My research centers around the design and analysis of algorithms that facilitate our understanding and ability to influence the behavior of network systems. I design algorithms that make use of network structure and the local interactions between components in order to predict, control, and guarantee of the safe and reliable operation of the aggregate system in a distributed way that requires no centralized coordination.
Spatially distributed models are fundamental to the study of complex systems. Diffusively coupled networks, in which different components of a network adjust their behavior according to the local differences between themselves and their neighbors, are a ubiquitous class of spatially-distributed models. Employing the tools of convex optimization, nonlinear dynamical systems theory, machine learning, and numerical computation allows us to characterize and control network systems in a variety of contexts, including multi-aircraft formation control, microelectronics, cellular reaction-diffusion networks, and social networks.
Adaptive synchronization in networks
Our approach is well-suited to several applications. For example, it can be used as an efficient distributed way to determine community structure in dynamic networks. Another potential application is image segmentation through identification of clusters in the graph structure underlying the image. Our approach can furthermore be applied to multi-vehicle synchronized path following and oscillator clock locking in electro-mechanical circuits, among other cooperative control problems.
S. Y. Shafi and M. Arcak. An adaptive algorithm for synchronization in diffusively-coupled systems, under review, 2013.
Synchronization of diffusively coupled limit cycle oscillators
S. Y. Shafi, M. Arcak, M. Jovanovic, and A. Packard. Synchronization of diffusively coupled limit cycle oscillators, Accepted, Automatica, 2013.
S. Y. Shafi, M. Arcak, and M. Jovanovic. “Synchronization of limit cycle oscillations in diffusively-coupled systems,” in Proc. American Control Conference, 2013.
Spatial uniformity in diffusively-coupled systems using weighted L_2 norm contractions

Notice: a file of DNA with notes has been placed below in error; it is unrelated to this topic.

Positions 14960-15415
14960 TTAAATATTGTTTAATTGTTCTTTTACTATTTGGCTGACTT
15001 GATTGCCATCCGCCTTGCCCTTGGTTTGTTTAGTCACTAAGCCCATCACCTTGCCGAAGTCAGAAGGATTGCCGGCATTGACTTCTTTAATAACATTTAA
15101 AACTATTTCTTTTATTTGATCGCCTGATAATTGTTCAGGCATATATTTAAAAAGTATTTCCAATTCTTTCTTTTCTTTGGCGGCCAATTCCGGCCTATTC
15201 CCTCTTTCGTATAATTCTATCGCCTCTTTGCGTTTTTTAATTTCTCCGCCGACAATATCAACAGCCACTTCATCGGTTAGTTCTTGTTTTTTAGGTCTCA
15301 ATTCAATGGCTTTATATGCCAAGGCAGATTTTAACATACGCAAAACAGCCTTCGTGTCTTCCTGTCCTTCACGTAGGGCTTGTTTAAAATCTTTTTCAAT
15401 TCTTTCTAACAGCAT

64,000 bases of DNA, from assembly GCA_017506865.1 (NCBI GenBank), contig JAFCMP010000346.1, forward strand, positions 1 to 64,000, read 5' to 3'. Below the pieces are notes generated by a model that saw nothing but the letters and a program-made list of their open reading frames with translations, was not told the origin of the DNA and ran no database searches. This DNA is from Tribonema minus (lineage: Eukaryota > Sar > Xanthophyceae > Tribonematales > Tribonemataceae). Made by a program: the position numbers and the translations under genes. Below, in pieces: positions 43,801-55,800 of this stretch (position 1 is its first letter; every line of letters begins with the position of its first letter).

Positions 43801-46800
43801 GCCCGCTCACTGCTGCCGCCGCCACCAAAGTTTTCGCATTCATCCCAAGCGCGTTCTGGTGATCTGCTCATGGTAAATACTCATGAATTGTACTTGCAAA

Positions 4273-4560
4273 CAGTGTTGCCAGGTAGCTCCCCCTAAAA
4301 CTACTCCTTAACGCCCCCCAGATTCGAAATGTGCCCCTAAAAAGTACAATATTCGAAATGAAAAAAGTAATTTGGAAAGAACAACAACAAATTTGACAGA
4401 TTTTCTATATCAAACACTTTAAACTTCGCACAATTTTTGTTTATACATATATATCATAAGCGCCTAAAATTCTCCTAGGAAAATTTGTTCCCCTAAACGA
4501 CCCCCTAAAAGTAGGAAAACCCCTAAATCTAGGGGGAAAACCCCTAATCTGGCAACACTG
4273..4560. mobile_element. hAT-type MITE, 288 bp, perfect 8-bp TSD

S. Y. Shafi*, Z. Aminzare*, M. Arcak, and E. Sontag. “Weighted L_2 norm contractions in diffusively-coupled systems,” SIAM Conference on Control Theory and its Applications, 2013. (*The first two authors contributed equally.)
S. Y. Shafi*, Z. Aminzare*, M. Arcak, and E. Sontag. “Spatial uniformity in diffusively-coupled systems using weighted L_2 norm contractions,” in Proc. American Control Conference, 2013. (*The first two authors contributed equally.)
Z. Aminzare*, S. Y. Shafi*, M. Arcak, and E. Sontag. Guaranteeing spatial uniformity in reaction-diffusion systems using weighted L_2 norm contractions, To appear, System Theoretic Approaches to Systems and Synthetic Biology, 2013. (*The first two authors contributed equally.)
S. Y. Shafi. Guaranteeing spatial uniformity in diffusively-coupled systems, preprint on arXiv, 2012.
Distributed Control of Multiagent Systems
S. Y. Shafi, M. Arcak, and L. El Ghaoui, Graph weight allocation to meet Laplacian spectral constraints, in IEEE Transactions on Automatic Control, 2012.
S. Y. Shafi, M. Arcak, and L. El Ghaoui, “Graph weight design for Laplacian eigenvalue constraints with multi-agent systems applications,” in Proc. Conference on Decision and Control, 2011.
S. Y. Shafi, M. Arcak, and L. El Ghaoui, “Designing node and edge weights of a graph to meet laplacian eigenvalue constraints,” in Proc. Allerton Conference, 2010.
Selected Course Projects
Distributed Approaches to Cooperative and Non-Cooperative Network Resource Sharing Problems using Simultaneous Primal-Dual Descent
We study network resource sharing problems. The aim of this project is twofold, and spans distributed optimization and game theory. First, it generalizes the network utility maximization problem to arbitrary inequality-constrained convex sets, and addresses the situation where individual agent costs are directly affected by the actions of others. We assume that the system objective is to minimize the sum of the individual loss functions. Each agent solves a decoupled problem to determine its resource use given the prices determined by the network. We show that the problem can be decomposed and expressed as continuous-time dynamical subsystems that share a common input-output structure. We show how the input output structure can be exploited using Lyapunov stability theory to prove asymptotic convergence to the equilibrium under use of primal-dual gradient descent methods. Our approach is similar to the classical Arrow-Hurwicz-Uzawa algorithm for resource allocation using saddle point formulations.
Numerical Schemes from the Perspective of Consensus: Exploring Connections between Agreement Problems and PDEs
We examine the connections between the modeling and control of partial differential equations and distributed control. In particular, the discussion focuses on parabolic and elliptic partial differential equations, which can be characterized from the point of view of graph theory. For example, when the Laplace operator is discretized over a spatial domain subject to certain boundary conditions, the resulting discrete operator can be analyzed through the lens of spectral graph theory. The structure and spectrum of the discretized graph Laplacian matrix can be used to characterize behavior of the continuous PDE such as synchronization and consensus as well as stability.